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This morning, a 57-year-old deaf woman heard her baby granddaughter's laugh for the very first time.
Sarah Campbell, of Norristown, Pa., allowed TODAY to be a part of the indescribable moment when her cochlear implant was activated, live on the show this morning. Campbell and her doctor, friends and family were all together as the audiologist activated the implant for the first time.
The audiologist, Michelle Montes, asked Campbell to talk about what she was hearing. Was she hearing anything at all?
"It's noise ... noise," Campbell said at first. "I'm hearing you. It's very low. I'm even hearing me! I'm hearing me talk."
And then Campbell's 1-year-old granddaughter piped up, gurgling and giggling -- and Campbell heard it. "I'm hearing her! Woo! Baby! She was laughing, I think," Campbell said.
Earlier, Campbell told TODAY that she loves watching the birds in her garden, and she's always wondered what one might sound like. She says has never been able to hear music or the sounds of nature.
"You know, the creaks in your house, the baby crying -- different sounds that you take for granted, and I've never heard 'em," Campbell says. She speaks so clearly it might be surprising, but she told TODAY she is an excellent lip reader, and added that, "I just bluff my way through the day."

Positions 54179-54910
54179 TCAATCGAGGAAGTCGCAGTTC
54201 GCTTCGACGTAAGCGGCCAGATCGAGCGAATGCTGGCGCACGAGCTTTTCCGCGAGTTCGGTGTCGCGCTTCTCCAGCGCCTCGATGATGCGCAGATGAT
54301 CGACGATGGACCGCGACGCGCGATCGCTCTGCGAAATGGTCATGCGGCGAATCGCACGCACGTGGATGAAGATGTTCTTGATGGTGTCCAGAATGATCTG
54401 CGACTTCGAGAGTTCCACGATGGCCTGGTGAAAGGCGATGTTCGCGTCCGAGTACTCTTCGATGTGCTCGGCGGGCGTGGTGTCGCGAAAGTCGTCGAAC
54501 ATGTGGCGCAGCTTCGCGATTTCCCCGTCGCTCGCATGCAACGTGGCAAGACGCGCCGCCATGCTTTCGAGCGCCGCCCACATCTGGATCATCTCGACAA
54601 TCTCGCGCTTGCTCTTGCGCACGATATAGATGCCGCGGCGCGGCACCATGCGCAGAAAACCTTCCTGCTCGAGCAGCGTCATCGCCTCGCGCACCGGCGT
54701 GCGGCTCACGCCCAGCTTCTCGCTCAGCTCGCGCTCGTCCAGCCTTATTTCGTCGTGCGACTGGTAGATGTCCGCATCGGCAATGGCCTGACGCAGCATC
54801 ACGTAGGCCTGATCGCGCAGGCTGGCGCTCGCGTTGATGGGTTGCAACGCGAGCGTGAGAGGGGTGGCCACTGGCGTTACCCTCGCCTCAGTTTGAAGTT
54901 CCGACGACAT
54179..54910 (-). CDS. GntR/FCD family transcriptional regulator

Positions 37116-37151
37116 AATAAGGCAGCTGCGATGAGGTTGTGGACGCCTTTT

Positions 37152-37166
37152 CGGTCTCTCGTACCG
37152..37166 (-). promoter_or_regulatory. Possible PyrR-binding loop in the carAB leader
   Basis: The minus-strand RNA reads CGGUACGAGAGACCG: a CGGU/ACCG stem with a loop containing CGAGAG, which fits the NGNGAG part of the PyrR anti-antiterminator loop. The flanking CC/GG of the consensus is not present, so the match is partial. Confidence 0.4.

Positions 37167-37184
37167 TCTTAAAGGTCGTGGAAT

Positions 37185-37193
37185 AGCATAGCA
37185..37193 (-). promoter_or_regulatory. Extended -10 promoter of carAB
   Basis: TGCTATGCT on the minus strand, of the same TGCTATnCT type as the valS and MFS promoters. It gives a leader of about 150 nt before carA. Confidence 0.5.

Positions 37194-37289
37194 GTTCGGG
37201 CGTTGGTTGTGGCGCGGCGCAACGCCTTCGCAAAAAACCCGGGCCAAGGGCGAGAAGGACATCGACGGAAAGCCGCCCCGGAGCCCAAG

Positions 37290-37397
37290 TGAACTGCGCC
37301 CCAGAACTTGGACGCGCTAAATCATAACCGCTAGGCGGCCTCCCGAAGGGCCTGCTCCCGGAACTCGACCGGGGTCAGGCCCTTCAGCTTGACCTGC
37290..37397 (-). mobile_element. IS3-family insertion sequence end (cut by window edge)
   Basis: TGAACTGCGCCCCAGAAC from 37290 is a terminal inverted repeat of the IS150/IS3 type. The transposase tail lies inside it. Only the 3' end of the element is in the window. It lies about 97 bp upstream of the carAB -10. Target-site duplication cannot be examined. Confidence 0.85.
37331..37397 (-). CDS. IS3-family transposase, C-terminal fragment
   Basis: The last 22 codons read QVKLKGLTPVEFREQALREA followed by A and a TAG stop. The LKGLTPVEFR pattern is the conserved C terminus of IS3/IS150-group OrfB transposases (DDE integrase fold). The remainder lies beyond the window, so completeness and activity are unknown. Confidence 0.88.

Campbell has used hearing aids throughout her life, which gave her some hearing and allowed her to get through school. But over the last five years, the hearing loss has progressed, and the hearing aids no longer work. Campbell is a special education teacher, a job she loves -- and it became harder and harder to work with her students or to have conversations at school with other teachers, something that she says was beginning to make her feel "very isolated, very alone."
"So, I zone out and go into my own little world," Campbell says.
So three weeks ago, Campbell had cochlear implant surgery at the University of Pennsylvania to try to restore some of her hearing. Cochlear implants are made up of two parts: a receiver and a stimulator, which are placed in the bone and inner ear. A magnetic transmitter is worn on the outside, which contains a microphone and speech processor.
"Do I expect miracles? No. But I just want to hear better," Campbell says.